2. No. 2, allegro con fuoco in A minor 3’20
3. No. 3, poco allegro in E major 2’43
4. No. 4, allegro vivace in D flat major 2’48
5. No. 5, allegro in B flat major 2’34
6. No. 6, allegro in F major 3’49
7. No. 7, allegro in D minor 2’20
8. No. 8, allegro vivace in E flat major 2’47

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make music part of your life series: Antonín Dvořák – Symphony No. 6 in D major, Op. 60, B. 112


Antonín DvořákSymphony No. 6 in D major, Op. 60, B. 112

Slovak Philharmonic Orchestra, Zdenek Kosler

Antonín Dvořák – Symphony No. 6 in D major, Op. 60, B. 112
1. Allegro non tanto 12’52
2. Adagio 10’56
3. Scherzo, Furiant 6’55
4. Finale, allegro con spirito 10’34

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Going Home Antonin Dvorak BYU Choir


Going Home Antonin Dvorak BYU Choir

William Arms Fisher, a pupil of the Czech composer Antonin Dvorak, wrote the lyrics to and adapted the music to the theme of Dvorak’s 2nd Movement to the New World Symphony. These are his words now sung by the BYU Choir.

“Goin’ home, goin’ home, I’m a goin’ home;
Quiet-like, some still day, I’m jes’ goin’ home.

It’s not far, jes’ close by,
Through an open door;
Work all done, care laid by,
Goin’ to fear no more.

Mother’s there ‘spectin’ me,
Father’s waitin’ too;
Lots o’ folks gather’d there,
All the friends I knew,
All the friends I knew.
Home, I’m goin’ home!”

NSRW Antonin Dvorak

NSRW Antonin Dvorak (Photo credit: Wikipedia)

The Largo, with its haunting English horn solo, is the outpouring of Dvorak’s own home-longing, with something of the loneliness of far-off prairie horizons, the faint memory of the red-man’s bygone days, and a sense of the tragedy of the black-man as it sings in his “spirituals.” Deeper still it is a moving expression of that nostalgia of the soul all human beings feel. That the lyric opening theme of the Largo should spontaneously suggest the words ‘Goin’ home, goin’ home’ is natural enough, and that the lines that follow the melody should take the form of a negro spiritual accords with the genesis of the symphony.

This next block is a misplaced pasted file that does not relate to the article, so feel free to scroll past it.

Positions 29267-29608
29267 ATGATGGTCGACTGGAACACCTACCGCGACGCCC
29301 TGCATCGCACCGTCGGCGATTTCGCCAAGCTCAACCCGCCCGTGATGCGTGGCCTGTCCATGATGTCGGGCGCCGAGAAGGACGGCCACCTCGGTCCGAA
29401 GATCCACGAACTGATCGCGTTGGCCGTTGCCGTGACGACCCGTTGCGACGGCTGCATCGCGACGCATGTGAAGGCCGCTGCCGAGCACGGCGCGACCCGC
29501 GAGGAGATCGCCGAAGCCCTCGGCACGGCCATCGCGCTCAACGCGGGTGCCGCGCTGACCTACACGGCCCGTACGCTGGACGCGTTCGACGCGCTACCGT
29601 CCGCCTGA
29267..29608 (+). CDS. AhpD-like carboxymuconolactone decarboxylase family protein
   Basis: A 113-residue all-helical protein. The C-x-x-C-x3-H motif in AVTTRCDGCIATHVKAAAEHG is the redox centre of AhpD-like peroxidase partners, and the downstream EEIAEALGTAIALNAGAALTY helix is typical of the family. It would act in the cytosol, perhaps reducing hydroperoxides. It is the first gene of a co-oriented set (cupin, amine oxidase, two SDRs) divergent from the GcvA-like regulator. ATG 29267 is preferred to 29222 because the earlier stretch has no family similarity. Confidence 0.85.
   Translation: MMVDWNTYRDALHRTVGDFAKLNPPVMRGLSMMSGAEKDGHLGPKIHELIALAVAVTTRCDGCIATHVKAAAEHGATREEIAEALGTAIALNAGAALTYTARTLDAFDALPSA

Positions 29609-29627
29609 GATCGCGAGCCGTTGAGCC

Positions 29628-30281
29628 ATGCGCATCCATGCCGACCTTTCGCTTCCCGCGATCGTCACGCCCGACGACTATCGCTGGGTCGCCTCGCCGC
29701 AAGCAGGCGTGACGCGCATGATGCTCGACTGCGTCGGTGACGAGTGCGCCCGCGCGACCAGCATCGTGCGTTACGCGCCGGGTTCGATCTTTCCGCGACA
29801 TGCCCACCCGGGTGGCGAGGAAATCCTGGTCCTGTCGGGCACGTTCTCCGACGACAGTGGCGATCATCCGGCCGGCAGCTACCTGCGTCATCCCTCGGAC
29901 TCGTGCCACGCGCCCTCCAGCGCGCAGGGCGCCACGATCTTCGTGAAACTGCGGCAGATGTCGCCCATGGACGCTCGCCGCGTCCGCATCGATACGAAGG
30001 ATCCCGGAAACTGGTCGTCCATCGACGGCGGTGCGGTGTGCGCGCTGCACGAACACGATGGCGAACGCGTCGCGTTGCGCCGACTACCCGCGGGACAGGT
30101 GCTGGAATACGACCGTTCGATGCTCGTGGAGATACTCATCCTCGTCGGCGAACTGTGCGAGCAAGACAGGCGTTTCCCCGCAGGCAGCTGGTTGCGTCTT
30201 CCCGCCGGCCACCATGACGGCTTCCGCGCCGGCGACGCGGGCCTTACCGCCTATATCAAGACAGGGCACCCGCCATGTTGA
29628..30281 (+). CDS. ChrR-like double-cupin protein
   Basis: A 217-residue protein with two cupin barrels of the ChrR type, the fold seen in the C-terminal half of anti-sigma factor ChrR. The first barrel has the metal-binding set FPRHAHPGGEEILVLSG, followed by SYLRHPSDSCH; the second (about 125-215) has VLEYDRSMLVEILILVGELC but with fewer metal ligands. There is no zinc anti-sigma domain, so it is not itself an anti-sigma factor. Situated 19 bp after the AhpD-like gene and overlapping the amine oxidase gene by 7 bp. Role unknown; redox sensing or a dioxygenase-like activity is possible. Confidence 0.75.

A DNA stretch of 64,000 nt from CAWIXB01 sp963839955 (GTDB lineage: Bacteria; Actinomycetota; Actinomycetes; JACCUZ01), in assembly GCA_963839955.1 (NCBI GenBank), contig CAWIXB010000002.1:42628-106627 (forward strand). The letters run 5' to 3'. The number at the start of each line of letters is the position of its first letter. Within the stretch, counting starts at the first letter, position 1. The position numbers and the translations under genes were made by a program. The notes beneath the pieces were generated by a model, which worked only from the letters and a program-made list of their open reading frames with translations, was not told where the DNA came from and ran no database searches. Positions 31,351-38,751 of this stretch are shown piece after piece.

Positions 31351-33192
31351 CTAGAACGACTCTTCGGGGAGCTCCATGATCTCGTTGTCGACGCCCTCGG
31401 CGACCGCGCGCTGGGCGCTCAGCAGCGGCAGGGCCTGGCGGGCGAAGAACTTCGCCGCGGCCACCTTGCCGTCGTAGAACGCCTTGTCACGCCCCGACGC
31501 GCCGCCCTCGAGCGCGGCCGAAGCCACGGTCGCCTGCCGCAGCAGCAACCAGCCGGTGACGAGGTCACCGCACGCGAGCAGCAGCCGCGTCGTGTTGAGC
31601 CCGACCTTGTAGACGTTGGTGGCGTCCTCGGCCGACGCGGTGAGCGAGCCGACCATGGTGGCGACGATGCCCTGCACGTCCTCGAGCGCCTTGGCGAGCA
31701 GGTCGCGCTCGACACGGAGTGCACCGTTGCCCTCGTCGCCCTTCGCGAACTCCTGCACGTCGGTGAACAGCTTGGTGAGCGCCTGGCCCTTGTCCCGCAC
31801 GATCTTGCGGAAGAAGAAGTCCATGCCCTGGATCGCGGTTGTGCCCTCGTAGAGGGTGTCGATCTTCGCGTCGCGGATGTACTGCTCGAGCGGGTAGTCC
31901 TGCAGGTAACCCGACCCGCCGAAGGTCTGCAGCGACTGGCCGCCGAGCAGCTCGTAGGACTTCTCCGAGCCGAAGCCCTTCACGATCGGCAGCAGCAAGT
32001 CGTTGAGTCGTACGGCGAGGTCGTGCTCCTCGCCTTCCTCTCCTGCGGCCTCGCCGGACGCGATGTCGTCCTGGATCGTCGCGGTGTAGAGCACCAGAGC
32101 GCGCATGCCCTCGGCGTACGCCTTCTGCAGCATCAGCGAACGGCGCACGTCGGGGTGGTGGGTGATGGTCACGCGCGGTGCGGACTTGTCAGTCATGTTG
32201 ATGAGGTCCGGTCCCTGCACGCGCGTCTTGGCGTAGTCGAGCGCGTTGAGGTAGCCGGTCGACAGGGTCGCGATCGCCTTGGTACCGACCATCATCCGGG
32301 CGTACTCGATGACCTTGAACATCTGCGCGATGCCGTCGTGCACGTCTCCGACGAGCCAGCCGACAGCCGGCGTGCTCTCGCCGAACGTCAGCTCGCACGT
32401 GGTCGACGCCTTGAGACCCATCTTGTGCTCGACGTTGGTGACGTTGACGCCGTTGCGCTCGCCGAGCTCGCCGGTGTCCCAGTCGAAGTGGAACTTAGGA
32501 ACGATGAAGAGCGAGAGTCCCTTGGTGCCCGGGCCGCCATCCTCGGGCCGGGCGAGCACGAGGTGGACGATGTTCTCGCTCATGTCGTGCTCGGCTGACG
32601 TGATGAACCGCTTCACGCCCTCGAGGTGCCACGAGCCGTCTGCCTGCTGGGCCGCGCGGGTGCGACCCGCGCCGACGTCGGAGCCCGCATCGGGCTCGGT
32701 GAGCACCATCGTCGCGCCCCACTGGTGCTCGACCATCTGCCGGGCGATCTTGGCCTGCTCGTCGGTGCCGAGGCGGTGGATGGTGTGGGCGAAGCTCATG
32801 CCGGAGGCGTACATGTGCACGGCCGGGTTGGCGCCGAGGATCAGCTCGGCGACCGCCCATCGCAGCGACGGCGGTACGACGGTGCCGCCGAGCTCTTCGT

– William Arms Fisher, Boston, July 21, 1922.

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Historic Musical Moments: Beethoven / Herbert von Karajan, 1952: Symphony No. 8 in F Major, Op. 93 – VPO, Entre LP


Beethoven / Herbert von Karajan, 1952: Symphony No. 8 in F Major, Op. 93 – VPO, Entre LP

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Make Music Part of Your Life Series: Antonin Dvorak – Piano Concerto, Op. 33 (1876)


Antonin Dvorak – Piano Concerto, Op. 33 (1876)

Antonín Leopold Dvořák (September 8, 1841 — May 1, 1904) was a Czech composer. Following the nationalist example of Bedřich Smetana, Dvořák frequently employed features of the folk musics of Moravia and his native Bohemia (then parts of the Austrian Empire and now constituting the Czech Republic). Dvořák’s own style has been described as ‘the fullest recreation of a national idiom with that of the symphonic tradition, absorbing folk influences and finding effective ways of using them.’

Piano Concerto, Op. 33 (1876)

1. Allegro agitato
2. Andante sostenuto (18:09)
3. Allegro con fuoco (26:21)

Rudolf Firkušný, piano and the Saint Louis Symphony Orchestra conducted by Walter Susskind.

The Concerto for Piano and Orchestra in G minor, Op. 33, was the first of three concertos that Antonín Dvořák completed—it was followed by a violin concerto and then a cello concerto—and the piano concerto is probably the least known and least performed.

As the eminent music critic Harold Schonberg put it, Dvořák wrote “an attractive Piano Concerto in G minor with a rather ineffective piano part, a beautiful Violin Concerto in A minor, and a supreme Cello Concerto in B minor“.

(bartje11 totally disagrees with the eminent Harold Schonberg)

Dvořák composed his piano concerto from late August through 14 September 1876. Its autograph version contains many corrections, erasures, cuts and additions, the bulk of which were made in the piano part. The work was premiered in Prague on 24 March 1878, with the orchestra of the Prague Provisional Theatre conducted by Adolf Cech with the Czech pianist Karel Slavkovsky.

Dvořák himself realized that he had not created a piece in which the piano does battle with the orchestra, as it is not a virtuosic piece. As Dvořák wrote: “I see I am unable to write a Concerto for a virtuoso; I must think of other things.”